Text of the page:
I now look back on this event with more clarity but at the time the accident which left me unable to use my dominant arm, and particularly my hand, was a catastrophic moment. Of course I'm a leftie...the deviant, one who lurks in the liminality of light and dark, the shadow dweller… that dew hopper… It was a time of pain, of dark days, it hurt me physically and dampened my fire. I slowly crumpled in on myself like a discarded ball of paper. My mind closed off all thoughts of creativity, it actually hurt to see other's artwork...a vitriolic mixture of yearning and envy that poisoned my imagination until it shrivelled to nothing. I've always been stubborn so I carried on with my archaeology, focused my mind toward science and tried to retrain at university. It was too soon and my inability to write and think cohesively left me frustrated and struggling in a discipline I loved.
After a few more years of sporadic volunteering and dwelling in a deep pit of misery, I started following a few artists on Facebook. Their encouragement and friendship gave me the confidence to pick up a pencil again and, my therapy began! After a few wobbly starts, and having to change my style a little due to the constraints of my arm, a couple of commissions from lovely family and friends gave me the confidence to start Moongazey Art in April 2015. I now limit the size of my pieces as I cannot work on an easel. I have to rest my wrist on a table but it gives me the opportunity to draw my inspiration from the intricate detail I've always loved in work by artists and illustrators such as Rackham, Dulac, Klimt and contemporaries like Yerko, Jansson, Org. Pre-Raphaelite, Art Nouveau and Japanese art also figure highly in my influences. I adore artworks with a narrative, rich colours and flowing designs, even though drawing a curve is something I struggle with now. I also offer people and pet portraits and try to imbue an air of gentleness in the eyes as I believe this brings life to the subject.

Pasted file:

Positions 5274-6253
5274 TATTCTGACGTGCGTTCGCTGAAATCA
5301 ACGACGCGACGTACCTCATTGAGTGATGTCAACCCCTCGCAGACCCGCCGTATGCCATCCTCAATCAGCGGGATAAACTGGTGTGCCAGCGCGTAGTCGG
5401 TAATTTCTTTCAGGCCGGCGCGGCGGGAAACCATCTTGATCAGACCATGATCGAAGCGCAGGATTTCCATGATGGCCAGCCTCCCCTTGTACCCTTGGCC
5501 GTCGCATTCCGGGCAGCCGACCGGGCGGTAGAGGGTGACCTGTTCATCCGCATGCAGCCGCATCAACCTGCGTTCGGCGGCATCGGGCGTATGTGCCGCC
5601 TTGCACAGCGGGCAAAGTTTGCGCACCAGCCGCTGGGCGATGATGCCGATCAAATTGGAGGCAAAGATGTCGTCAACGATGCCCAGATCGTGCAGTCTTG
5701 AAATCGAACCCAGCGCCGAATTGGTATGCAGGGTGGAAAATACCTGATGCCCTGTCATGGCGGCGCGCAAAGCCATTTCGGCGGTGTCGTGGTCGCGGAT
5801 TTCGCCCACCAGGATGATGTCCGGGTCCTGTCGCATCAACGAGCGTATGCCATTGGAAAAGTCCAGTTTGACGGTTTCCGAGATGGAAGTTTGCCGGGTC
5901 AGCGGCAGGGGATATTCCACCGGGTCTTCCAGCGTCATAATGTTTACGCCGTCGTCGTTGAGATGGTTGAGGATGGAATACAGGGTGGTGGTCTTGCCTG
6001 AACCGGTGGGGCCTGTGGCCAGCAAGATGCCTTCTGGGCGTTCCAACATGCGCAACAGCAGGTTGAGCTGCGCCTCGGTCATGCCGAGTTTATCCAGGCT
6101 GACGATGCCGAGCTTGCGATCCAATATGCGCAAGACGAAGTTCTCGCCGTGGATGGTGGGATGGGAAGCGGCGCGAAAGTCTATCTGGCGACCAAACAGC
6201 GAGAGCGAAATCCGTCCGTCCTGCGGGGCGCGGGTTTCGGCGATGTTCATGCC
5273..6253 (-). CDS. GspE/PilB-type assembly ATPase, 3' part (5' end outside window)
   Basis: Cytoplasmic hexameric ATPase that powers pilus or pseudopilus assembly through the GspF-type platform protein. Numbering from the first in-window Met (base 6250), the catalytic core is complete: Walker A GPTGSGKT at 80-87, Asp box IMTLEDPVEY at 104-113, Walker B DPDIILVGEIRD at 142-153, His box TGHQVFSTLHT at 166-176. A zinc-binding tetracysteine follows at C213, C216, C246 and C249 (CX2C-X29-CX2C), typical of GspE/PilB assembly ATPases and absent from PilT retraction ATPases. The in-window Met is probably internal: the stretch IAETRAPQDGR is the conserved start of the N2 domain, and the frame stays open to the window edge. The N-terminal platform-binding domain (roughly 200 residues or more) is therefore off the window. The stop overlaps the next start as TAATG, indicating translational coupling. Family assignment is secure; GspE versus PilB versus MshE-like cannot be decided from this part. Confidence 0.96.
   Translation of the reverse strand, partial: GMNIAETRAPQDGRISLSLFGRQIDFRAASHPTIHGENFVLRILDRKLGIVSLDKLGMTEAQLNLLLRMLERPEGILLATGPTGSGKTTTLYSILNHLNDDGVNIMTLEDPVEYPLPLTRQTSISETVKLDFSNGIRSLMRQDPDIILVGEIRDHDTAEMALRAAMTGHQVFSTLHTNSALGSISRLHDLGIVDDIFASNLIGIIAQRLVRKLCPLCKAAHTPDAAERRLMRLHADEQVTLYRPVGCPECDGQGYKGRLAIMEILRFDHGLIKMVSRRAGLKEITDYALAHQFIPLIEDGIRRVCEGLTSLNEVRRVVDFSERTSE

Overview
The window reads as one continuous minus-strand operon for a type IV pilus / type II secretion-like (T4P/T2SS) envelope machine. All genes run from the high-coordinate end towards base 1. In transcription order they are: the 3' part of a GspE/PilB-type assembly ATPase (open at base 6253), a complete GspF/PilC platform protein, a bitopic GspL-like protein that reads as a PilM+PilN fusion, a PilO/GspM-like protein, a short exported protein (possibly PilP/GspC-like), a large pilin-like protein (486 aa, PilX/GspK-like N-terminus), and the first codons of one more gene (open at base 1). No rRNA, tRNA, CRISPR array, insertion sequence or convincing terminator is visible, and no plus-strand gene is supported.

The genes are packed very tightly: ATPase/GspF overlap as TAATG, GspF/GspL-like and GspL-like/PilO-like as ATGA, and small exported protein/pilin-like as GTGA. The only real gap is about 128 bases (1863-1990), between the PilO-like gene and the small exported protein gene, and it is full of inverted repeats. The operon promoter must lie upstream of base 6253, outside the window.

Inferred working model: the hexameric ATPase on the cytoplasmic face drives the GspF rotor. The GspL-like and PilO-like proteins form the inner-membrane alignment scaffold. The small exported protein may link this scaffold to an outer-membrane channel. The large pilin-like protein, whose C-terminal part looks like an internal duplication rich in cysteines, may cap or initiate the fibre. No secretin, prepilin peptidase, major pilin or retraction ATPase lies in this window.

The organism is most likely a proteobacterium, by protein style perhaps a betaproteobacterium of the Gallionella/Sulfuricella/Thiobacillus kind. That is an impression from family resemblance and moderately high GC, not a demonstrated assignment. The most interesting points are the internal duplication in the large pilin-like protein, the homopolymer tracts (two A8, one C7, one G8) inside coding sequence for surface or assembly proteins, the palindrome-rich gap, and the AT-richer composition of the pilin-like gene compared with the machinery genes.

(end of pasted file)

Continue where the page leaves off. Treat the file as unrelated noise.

Since Moongazey began I've moved counties and found reception work to supplement my drawing. It's a massive struggle financially and, often, emotionally, as it's frustrating having to deny the Muse when I have the day job. However, I'm not giving up! I have been working on collaborations with other artists and designers which have fueled my creativity and boosted my confidence a great deal. I'm hoping to make these inspirational experiments an ongoing venture.
My dream is...to draw and paint without the constraints of time, finances and lack of studio space… to make Moongazey Art work for me financially so I can live, not just survive. Not to stifle my freedom to draw what I feel but to enhance my imagination. I still ache to be outdoors when I'm trapped for my shift at work and I have a few health issues that could curtail my drawing at some point. Until then I'm still learning and living through my pencils and pens, being inspired by this amazing planet of ours and those creative individuals that share my passion."
You can visit Tracey's artwork on: